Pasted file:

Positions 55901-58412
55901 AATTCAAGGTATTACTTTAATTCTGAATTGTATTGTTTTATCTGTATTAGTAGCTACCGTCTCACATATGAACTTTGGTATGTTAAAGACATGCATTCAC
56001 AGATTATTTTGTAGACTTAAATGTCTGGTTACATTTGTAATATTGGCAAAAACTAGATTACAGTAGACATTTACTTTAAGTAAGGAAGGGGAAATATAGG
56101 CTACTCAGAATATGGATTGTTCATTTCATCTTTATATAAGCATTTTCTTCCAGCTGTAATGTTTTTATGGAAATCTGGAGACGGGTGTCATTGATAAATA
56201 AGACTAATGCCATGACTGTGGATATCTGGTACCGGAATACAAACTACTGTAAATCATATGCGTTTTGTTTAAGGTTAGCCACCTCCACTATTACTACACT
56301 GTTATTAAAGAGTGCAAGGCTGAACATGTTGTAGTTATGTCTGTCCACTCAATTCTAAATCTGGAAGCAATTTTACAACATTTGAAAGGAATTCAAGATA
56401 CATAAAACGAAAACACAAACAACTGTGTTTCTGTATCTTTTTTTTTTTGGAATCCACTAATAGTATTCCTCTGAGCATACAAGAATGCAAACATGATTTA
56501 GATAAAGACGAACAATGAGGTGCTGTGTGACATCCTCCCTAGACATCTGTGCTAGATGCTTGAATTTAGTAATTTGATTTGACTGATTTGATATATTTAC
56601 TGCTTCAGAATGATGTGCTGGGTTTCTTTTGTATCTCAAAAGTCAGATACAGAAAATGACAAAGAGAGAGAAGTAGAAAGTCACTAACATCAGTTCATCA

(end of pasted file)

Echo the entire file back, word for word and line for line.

Positions 55901-58412
55901 AATTCAAGGTATTACTTTAATTCTGAATTGTATTGTTTTATCTGTATTAGTAGCTACCGTCTCACATATGAACTTTGGTATGTTAAAGACATGCATTCAC
56001 AGATTATTTTGTAGACTTAAATGTCTGGTTACATTTGTAATATTGGCAAAAACTAGATTACAGTAGACATTTACTTTAAGTAAGGAAGGGGAAATATAGG
56101 CTACTCAGAATATGGATTGTTCATTTCATCTTTATATAAGCATTTTCTTCCAGCTGTAATGTTTTTATGGAAATCTGGAGACGGGTGTCATTGATAAATA
56201 AGACTAATGCCATGACTGTGGATATCTGGTACCGGAATACAAACTACTGTAAATCATATGCGTTTTGTTTAAGGTTAGCCACCTCCACTATTACTACACT
56301 GTTATTAAAGAGTGCAAGGCTGAACATGTTGTAGTTATGTCTGTCCACTCAATTCTAAATCTGGAAGCAATTTTACAACATTTGAAAGGAATTCAAGATA
56401 CATAAAACGAAAACACAAACAACTGTGTTTCTGTATCTTTTTTTTTTTGGAATCCACTAATAGTATTCCTCTGAGCATACAAGAATGCAAACATGATTTA
56501 GATAAAGACGAACAATGAGGTGCTGTGTGACATCCTCCCTAGACATCTGTGCTAGATGCTTGAATTTAGTAATTTGATTTGACTGATTTGATATATTTAC
56601 TGCTTCAGAATGATGTGCTGGGTTTCTTTTGTATCTCAAAAGTCAGATACAGAAAATGACAAAGAGAGAGAAGTAGAAAGTCACTAACATCAGTTCATCA